It’s an almost-Christmas miracle, everyone!
Actually, I’ve had the news for a while, but I was expecting someone important (my agent, my editor, my publishing house, God) to say, “JUST KIDDING, SUCKER!” That has not happened, yet, so I’m pretty sure this is real.
How it all happened is both a short and long story.
The short story: I wrote a novel, did major edits/overhauls a couple times, then sent it out into the world. I started with a list of agents who had rejected me before, but in a nice and supportive way. The first person on that list, Andrea, read the book and loved it. I signed a contract with her. She sent the book out into the world and I got a number of rejections. Twelve or thirteen, something like that. And then there were a few people interested, actually interested. Brenda was my favorite. She even talked to me on the phone. She saw great potential with the book and encouraged me to do a revision. A big revision. I was defeated at first–another revision? But then I felt grateful that she took a liking to me. I revised the story. It went back out into the world. In the end, I had two offers, but I chose Brenda.
The long story: I started writing stories when I was a little kid. I’d staple together pages and call them books. I don’t know where I got this drive. My parents are not creative people. I wrote my first book–a mess of a memoir–in college (I named it Into the Light). Then I wrote another book in college (Love and Leave). Neither of these ever went anywhere besides a couple writing workshops. I can’t remember exactly when, but I wrote another book (The Real Victor). Then I decided to go to grad school for writing. And I wrote another book Chasing the Crows). I got an agent with that book, but she couldn’t sell the book. I wrote another book (AWOL). I got an agent with that book too, but she couldn’t sell it. So I wrote another book (Cherry Blossoms), but never finished it. And then I decided to write another book, based on an idea I couldn’t get out of my head. That became People Who Knew Me. And now, if all goes according to plan, that book will get published.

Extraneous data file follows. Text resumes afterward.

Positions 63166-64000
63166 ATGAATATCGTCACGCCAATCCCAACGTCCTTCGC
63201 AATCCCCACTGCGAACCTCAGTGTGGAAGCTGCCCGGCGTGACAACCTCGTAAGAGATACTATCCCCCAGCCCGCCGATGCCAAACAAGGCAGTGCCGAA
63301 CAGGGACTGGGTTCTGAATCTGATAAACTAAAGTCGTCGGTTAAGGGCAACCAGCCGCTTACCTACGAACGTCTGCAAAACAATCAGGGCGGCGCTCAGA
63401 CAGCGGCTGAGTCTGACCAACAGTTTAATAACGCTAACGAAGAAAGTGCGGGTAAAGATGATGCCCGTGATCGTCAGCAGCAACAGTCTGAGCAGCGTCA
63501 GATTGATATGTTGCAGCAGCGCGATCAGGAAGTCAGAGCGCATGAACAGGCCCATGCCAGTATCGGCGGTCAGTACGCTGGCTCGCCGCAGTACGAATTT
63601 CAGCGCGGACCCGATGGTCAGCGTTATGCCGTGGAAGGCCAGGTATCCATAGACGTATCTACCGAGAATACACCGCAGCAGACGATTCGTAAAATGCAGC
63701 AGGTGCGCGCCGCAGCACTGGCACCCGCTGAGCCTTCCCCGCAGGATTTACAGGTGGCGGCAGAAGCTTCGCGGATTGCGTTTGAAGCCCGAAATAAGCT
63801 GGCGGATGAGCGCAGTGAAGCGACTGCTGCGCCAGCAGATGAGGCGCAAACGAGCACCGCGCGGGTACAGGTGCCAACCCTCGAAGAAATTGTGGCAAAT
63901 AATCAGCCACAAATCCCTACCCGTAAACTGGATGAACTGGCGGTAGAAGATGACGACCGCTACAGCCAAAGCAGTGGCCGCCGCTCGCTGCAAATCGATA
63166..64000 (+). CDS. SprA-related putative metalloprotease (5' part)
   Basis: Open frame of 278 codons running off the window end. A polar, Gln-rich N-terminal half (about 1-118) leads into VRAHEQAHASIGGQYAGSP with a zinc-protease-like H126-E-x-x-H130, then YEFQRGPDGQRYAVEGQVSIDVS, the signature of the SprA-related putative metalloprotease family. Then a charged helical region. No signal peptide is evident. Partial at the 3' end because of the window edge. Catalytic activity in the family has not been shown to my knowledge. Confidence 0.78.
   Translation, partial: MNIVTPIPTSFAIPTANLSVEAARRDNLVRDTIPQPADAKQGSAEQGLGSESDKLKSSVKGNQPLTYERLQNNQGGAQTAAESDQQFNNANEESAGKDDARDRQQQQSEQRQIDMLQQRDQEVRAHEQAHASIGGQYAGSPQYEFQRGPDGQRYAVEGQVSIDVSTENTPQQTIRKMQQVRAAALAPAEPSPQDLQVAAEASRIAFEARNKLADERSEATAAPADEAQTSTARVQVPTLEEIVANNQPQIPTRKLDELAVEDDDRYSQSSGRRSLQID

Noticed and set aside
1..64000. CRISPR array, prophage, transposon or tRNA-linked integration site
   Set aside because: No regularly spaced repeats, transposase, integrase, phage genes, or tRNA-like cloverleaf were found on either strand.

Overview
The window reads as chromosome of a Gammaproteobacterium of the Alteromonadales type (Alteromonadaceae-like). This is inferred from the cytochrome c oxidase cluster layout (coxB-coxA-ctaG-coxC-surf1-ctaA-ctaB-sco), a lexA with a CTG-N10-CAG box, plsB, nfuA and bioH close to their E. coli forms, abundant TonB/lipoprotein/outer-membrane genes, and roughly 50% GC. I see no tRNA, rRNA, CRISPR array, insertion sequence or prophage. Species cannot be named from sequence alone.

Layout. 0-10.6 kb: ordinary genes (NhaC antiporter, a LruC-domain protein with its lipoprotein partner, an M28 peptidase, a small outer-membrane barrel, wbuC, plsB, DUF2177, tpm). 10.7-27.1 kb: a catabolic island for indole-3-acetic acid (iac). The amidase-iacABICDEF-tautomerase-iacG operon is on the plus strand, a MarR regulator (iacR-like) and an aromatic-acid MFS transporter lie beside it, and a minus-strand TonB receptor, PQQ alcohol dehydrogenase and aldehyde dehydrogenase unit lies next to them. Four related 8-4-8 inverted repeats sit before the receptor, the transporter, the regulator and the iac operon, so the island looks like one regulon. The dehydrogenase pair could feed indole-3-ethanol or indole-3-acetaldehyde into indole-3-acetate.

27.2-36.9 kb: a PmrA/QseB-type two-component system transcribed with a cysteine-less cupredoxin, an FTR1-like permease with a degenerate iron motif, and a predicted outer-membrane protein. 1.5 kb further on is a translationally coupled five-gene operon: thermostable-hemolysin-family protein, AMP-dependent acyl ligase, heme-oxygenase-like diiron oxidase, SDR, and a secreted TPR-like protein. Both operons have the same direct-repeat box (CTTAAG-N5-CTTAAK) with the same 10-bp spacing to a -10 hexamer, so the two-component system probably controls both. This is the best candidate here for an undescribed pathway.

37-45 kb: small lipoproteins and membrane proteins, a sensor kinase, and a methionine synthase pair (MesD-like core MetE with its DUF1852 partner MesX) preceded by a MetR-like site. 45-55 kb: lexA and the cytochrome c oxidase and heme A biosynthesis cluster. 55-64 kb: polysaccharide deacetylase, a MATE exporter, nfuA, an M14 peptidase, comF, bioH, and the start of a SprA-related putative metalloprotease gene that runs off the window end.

The projected publication date is early 2016, which seems eons away. I’m thinking that in the next year, I’ll revisit some of my old books and see if they’re worthy of work. It’s all very exciting, I must say. And overwhelming.
It’s hard to express why this means so much to me. It’s not the money, because the money is small. I guess it’s the opportunity to share stories with people, to have some kind of conversation. There’s this sense that I have a path now, more of a purpose. After years of rejection, I considered so many times that I just sucked and should stop writing. That doubt is easier for me to fight now.
I just read this in the Editor’s Note of the latest Poets & Writers magazine and it’s so true:
“I believe that most of us write not for the money (‘What money?’ many will, and should, cry) but rather as part of a lifelong pursuit of creative expression. We write because we love writing; we can’t live without it. If we can get a book deal that includes some much-deserved stability, it’s a clear win, in a culture that doesn’t reward its literary artists as often as it should. But without that book deal, without that money, we will still write. And most of us–not all, but most of us–do not ‘write for the market’ (whatever that might actually mean).”
I still believe that getting a book deal is based less on talent than on luck and persistence. I mean, yes, you have to be a good writer. I’m a good writer. But you have to just keep trying, again and again and again. And again.